The observed increase in Antarctic sea ice is thought to be mostly driven by surface winds. These winds drive the motion of sea ice and shift warm air southwards to melt ice in some regions.

However, global climate models do not reproduce observed sea ice trends. Ocean-sea ice models that are driven by observed wind changes do reproduce the pattern of observed sea ice trends, but the trends are weaker than observed.

To understand what was happening, CLEX researchers analysed the sea ice volume budget in 10 climate models to see how much the simulated sea-ice change was driven by dynamic processes, such as wind‐driven sea ice motion, and how much was due to thermodynamic freezing and melting processes.

They found that the models generally agreed on changes to average yearly cycle of freeze and melt, with dynamic processes dominating the sea ice edge and thermodynamic processes dominating the interior of the sea ice pack.

However, the models disagreed about the trends of sea ice volume.

In the sea-ice interior, each process dominates around half of the models. Thermodynamic processes tend to dominate in models with low‐magnitude averages of sea ice motion.

These results provide insight into the estimates and patterns of Antarctic sea ice in global climate models, helping to understand the disparity between simulated and observed sea ice trends.

Based on these results it seems justified to re-examine whether observed trends are indeed dominated by sea ice motion or whether the dynamical effects of wind stress play a smaller role than warm- or cold-air advection in driving Antarctic sea ice change than is currently presumed.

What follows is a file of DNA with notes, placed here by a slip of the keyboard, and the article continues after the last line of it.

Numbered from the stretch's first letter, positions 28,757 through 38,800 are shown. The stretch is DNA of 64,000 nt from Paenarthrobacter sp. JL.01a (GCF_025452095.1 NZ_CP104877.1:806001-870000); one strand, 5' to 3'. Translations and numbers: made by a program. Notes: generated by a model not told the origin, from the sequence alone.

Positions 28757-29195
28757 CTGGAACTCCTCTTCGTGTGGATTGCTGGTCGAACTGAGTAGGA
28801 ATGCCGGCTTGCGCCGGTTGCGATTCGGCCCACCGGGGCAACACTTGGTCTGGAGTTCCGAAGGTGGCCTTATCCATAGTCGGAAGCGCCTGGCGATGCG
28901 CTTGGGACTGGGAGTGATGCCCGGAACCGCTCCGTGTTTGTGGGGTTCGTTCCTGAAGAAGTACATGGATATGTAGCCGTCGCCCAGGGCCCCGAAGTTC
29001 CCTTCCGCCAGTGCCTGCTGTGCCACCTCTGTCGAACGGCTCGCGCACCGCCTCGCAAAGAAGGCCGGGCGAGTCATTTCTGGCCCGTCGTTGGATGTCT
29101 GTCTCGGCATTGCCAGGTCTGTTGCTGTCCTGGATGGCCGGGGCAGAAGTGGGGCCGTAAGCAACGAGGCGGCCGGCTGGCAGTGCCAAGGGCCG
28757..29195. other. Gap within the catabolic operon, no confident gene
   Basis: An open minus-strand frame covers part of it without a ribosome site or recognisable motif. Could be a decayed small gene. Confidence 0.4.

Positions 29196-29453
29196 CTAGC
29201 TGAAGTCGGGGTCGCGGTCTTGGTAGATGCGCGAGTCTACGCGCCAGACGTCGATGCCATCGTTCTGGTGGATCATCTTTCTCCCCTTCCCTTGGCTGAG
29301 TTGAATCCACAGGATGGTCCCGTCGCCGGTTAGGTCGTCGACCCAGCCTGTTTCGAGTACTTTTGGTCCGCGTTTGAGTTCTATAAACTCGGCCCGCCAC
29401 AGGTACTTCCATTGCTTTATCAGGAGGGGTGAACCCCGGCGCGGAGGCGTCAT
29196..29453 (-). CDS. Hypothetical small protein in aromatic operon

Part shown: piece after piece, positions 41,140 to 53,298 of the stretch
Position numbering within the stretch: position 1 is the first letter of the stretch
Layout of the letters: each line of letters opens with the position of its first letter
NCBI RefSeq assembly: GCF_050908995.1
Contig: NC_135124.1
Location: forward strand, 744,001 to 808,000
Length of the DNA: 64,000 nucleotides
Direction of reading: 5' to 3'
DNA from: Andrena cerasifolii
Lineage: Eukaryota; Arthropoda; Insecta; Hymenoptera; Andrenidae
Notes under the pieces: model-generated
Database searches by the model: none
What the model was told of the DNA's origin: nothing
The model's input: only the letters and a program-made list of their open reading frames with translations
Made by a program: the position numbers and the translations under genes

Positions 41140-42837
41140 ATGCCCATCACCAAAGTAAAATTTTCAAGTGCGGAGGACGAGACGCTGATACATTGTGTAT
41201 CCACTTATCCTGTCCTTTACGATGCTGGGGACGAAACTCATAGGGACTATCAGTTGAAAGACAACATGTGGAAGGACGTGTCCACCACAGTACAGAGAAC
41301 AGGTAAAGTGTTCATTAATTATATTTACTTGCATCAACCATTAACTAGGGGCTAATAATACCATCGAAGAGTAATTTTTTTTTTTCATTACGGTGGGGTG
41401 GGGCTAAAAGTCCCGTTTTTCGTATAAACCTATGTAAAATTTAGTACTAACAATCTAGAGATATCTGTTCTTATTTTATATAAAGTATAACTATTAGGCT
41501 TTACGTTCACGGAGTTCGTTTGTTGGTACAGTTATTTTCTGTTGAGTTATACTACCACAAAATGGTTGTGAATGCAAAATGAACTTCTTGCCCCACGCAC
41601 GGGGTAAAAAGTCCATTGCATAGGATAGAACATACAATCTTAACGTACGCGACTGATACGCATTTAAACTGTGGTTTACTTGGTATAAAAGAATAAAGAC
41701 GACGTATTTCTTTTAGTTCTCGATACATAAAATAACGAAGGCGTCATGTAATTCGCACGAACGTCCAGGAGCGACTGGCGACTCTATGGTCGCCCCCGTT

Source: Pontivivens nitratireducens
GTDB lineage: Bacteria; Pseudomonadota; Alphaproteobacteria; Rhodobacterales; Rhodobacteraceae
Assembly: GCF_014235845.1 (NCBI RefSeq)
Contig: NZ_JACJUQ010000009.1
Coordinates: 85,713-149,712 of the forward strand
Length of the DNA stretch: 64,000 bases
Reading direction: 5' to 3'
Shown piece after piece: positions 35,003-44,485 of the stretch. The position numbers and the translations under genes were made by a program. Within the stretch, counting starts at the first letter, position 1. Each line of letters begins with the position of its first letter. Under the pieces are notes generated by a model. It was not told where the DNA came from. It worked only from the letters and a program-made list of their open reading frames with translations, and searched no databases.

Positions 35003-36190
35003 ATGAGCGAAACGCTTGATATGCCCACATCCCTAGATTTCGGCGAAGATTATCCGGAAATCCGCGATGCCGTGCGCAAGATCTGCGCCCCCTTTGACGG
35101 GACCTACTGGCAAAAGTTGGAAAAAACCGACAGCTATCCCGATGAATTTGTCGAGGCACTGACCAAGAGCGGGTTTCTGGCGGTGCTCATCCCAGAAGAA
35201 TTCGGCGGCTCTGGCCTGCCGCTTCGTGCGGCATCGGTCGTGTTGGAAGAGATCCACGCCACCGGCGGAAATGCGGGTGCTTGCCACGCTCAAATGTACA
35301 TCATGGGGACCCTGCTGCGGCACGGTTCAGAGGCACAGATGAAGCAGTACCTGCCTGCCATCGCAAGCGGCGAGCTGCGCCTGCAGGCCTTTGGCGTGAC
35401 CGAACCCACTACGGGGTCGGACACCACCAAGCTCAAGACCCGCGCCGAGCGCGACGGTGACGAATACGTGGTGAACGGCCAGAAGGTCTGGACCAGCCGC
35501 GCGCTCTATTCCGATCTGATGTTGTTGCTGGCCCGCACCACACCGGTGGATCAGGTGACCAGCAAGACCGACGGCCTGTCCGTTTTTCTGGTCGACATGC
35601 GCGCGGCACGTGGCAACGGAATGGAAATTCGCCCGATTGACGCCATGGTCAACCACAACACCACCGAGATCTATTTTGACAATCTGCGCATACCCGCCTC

The disparity between wind and sea ice trends in some of the models also suggests that ocean-sea ice processes may contribute strongly to driving changes to Antarctic sea ice and require further examination in global climate models. A major problem is that it is extremely difficult to accurately measure Antarctic sea ice thickness by satellite, so previous studies have just considered changes in sea ice cover, rather than the total amount of sea ice. How well processes affecting sea ice cover relate to changes in total sea ice volume is not well known.


  • Paper: Schroeter, S., Hobbs, W., Bindoff, N. L., Massom, R., & Matear, R. (2018). Drivers of Antarctic sea ice volume change in CMIP5 models. Journal of Geophysical Research: Oceans, 123.